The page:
Diddy throwing Dixie high in the air.

The level design (with its pirate theme seen throughout) is great and more stylish than in the original DKC.  It is definitely more challenging and sometimes frustrating.  Obtaining the 102% (yeah, that’s right) is no easy task.  The GBA remake for this and DKC1 also has you collecting cameras in-game in order to access a photo album with original promotional art.  That also figures into inclusion for this list.

4.  Donkey Kong Country 3 (Game Boy Advance)

DKC3 has always been a mixed bag to me.  It’s more of the same platforming fun that we come to expect from the Donkey Kong Country series at this point, but I always felt the series was going off track with all the new additions.  It was now up to Dixie to rescue both Donkey AND Diddy (why they were made less awesome in every installment is a mystery to me).  To help, she was followed by her cousin Kiddy, an over-sized infant of a gorilla.  I don’t know about any of y’all, but he annoyed me to death originally.  It was challenging but more often than not hard.  To get the 103% (there is an option to find 105%, but that involved starting over and I had no patience to do that), you once again searched bonus barrels, DK coins (now safeguarded by enemy KOIN), and banana birds (seriously).  The final boss is another K. Rool impersonation, this time a mad scientist, who hid his lair in the depths of Krematoa.  Like in DKC2, the final battle is actually a fake out, and you do battle with K. Rool twice.  Once you find all 15 banana birds and get the gyrocopter, then you can watch the TRUE ending of the game… which I suppose it was meant to be more “funny” than anything else.

Dixie and her annoying cousin Kiddie Kong

Overall, it’s an average game.  It’s fun but frustrating at times, especially in the gimmicky levels (like one where a giant hacksaw chases you, or where bees chase you, or the rocket-barrel level).  And I guess no one liked the original Super NES themes because the Game Boy Advance remake did away with all of the music and used a new score.  I didn’t notice the first time (because my memory stinks) but I do miss the bonus level tune from the Super NES game.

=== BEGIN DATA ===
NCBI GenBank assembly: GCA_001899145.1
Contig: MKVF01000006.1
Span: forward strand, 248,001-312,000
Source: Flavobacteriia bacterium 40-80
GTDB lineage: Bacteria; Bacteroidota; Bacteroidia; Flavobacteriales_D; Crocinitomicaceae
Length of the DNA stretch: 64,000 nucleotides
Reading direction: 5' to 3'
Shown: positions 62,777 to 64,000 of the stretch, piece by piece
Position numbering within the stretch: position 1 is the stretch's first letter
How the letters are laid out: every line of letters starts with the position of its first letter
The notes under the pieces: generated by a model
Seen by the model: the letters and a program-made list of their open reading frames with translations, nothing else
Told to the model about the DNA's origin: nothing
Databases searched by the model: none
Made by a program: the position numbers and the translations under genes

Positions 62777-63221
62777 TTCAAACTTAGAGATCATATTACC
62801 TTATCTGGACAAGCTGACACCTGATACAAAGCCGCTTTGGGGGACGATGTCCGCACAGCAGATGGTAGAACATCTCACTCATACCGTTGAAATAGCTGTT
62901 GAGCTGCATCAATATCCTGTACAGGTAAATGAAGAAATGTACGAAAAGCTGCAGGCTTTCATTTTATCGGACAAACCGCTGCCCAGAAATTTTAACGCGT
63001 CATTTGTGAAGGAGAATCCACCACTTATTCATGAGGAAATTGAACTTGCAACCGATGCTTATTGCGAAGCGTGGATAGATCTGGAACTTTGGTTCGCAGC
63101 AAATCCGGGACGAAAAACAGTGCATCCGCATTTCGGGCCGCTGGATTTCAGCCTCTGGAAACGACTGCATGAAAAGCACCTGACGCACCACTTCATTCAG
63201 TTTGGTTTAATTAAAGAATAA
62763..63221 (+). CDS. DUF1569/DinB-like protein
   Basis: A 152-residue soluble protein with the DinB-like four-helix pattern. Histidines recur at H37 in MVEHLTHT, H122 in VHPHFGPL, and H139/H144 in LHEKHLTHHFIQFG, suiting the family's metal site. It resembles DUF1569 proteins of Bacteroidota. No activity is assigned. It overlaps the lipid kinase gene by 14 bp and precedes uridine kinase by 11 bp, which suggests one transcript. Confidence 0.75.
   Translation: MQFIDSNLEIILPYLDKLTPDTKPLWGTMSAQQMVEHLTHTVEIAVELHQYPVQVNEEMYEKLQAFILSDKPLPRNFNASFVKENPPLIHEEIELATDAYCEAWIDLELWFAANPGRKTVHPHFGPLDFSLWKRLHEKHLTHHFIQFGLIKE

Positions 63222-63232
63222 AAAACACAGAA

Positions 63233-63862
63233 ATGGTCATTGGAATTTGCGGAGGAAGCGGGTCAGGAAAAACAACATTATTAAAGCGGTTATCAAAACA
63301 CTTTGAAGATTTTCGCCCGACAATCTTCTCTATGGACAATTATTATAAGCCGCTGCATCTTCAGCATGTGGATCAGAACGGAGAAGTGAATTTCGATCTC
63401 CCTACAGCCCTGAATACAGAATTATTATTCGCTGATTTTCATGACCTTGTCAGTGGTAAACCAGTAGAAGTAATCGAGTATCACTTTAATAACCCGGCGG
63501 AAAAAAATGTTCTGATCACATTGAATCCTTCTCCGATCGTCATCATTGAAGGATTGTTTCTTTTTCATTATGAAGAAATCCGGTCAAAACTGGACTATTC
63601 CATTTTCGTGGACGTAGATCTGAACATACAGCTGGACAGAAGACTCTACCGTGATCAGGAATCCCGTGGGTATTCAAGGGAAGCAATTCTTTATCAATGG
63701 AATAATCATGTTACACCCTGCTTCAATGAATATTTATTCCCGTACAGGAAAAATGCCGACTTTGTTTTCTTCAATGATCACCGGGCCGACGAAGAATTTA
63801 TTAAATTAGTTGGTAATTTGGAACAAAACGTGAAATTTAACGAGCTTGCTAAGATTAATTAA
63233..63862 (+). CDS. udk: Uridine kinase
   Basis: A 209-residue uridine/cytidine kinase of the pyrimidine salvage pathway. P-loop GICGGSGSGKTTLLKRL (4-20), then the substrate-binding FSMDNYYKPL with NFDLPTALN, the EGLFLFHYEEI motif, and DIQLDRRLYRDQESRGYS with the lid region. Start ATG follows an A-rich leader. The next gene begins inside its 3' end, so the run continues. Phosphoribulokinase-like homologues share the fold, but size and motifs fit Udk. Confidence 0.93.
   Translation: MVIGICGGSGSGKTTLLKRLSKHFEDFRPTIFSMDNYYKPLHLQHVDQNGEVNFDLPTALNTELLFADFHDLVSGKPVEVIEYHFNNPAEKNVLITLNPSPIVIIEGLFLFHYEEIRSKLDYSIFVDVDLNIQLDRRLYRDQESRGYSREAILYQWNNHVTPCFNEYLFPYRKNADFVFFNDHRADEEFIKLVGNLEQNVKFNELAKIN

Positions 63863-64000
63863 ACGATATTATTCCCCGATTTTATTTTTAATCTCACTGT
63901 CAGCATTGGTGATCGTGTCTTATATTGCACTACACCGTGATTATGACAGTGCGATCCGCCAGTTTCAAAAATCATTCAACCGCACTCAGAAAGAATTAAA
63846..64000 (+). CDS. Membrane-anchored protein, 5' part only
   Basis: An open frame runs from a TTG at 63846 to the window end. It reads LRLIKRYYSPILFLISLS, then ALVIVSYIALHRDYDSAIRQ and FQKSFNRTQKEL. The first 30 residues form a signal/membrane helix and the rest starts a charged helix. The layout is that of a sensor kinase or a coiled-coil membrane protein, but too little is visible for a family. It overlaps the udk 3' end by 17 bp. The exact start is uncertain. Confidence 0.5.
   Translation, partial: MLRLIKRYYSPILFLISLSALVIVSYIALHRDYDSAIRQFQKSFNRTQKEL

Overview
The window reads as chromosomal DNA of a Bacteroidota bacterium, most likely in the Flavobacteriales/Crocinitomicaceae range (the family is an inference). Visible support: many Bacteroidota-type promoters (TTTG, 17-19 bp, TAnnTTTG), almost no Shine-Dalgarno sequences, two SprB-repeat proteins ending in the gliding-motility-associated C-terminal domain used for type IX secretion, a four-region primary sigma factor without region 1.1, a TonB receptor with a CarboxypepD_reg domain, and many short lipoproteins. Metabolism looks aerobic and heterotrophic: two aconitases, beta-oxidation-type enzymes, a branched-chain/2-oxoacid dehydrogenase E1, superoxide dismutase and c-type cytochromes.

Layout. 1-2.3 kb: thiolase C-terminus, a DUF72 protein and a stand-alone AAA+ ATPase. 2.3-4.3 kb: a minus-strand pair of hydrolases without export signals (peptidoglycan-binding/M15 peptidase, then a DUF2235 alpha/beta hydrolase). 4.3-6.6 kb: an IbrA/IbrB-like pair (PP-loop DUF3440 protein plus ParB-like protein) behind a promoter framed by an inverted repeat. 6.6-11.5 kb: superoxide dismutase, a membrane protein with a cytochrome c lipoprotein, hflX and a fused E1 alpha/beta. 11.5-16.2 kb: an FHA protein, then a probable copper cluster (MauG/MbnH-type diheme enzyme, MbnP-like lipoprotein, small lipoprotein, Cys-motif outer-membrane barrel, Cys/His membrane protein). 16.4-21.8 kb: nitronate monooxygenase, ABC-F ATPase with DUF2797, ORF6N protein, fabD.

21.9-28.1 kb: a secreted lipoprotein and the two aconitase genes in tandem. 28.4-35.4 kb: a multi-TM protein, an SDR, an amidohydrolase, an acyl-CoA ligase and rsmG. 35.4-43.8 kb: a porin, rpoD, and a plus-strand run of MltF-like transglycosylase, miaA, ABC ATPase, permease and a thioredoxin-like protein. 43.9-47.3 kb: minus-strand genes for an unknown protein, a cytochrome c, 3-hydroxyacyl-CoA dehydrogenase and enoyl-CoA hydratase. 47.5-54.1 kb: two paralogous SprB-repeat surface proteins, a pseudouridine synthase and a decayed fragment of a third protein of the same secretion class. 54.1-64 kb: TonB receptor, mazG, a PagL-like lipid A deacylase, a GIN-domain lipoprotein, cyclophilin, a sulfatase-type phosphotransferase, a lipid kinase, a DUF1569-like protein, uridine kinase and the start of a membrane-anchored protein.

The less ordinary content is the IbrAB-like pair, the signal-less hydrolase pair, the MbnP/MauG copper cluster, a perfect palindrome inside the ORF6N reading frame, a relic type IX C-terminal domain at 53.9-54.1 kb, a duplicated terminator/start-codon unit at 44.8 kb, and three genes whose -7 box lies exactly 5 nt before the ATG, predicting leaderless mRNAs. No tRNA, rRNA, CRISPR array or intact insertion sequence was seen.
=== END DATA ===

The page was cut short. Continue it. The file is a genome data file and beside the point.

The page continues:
5.  Mario vs. Donkey Kong (Game Boy Advance)

This is the first game I’ve beat for the purposes of putting together this list.  I suppose Nintendo wanted to return both Mario and Donkey Kong to their roots and pitted them against each other in this remake/spiritual sequel (this game was supposed to be an actual sequel to Donkey Kong ’94).  Like in that game, you are Mario and not DK.  Mario now runs a toy company, shelling out the cute Mini Mario toys.  Donkey Kong, while chillaxing and watching TV, becomes a victim of the brain-washing propaganda that makes him want to “buy ’em all” (which I find ironic, considering that’s the kinda stuff Pokemon critics are always charging Nintendo with).  Indeed, DK follows through, but when he realizes the toys are sold out, he instead STEALS the Mini Mario toys from the factory, and Mario himself begins pursuit across six different worlds.

Mario vs. Donkey Kong Level 1-3

Like in Donkey Kong ’94, Mario has a repertoire of moves, including a variation of the triple jump (much like in Super Mario 64), the side jump, and grabbing things Super Mario Bros. 2-style.  The first six worlds are divided by 8 stages, further divided by two sections.  In the first, you find a key to unlock a door.  In the second, you must release the Mini Mario toy from a crystal ball.  Each level has a high score, and, if you beat it, you get a star.  These stars unlock Expert levels once you’re done with the main story.  Usually, to beat the high score, you must master Mario’s moves as well as pick up 3 presents scattered through the stage and finish it without dying (or you’ll lose seconds in the timer).  The second to last level has you guiding the Mini Mario toys toward their toy box, and the last level is a confrontation with DK (the number of hits you can withstand is equal to your Mini Mario toys acquired in that world).

And just when you think you’re through with the game, DK steals all the toys AGAIN, and you must chase him once more, opening up six new worlds with 7 stages each.  Each stage only has one section this time around, in which you guide the Mini Mario toy, which has the key to the exit.

All in all, counting together the main worlds, the plus worlds, and the expert levels, you got yourself a total of 102 levels in the game on which to get a high score, plus two epic Donkey Kong battles (at the end, DK gets a toy as a gift from Mario, so all is well).  It is a worthy follow-up to the style introduced in the original Donkey Kong arcade games.

Stay tunned for new installments of 5 Games I’ve Beat.  Don’t forget to leave your comments on the section below, and share with others!

~My Two Cents.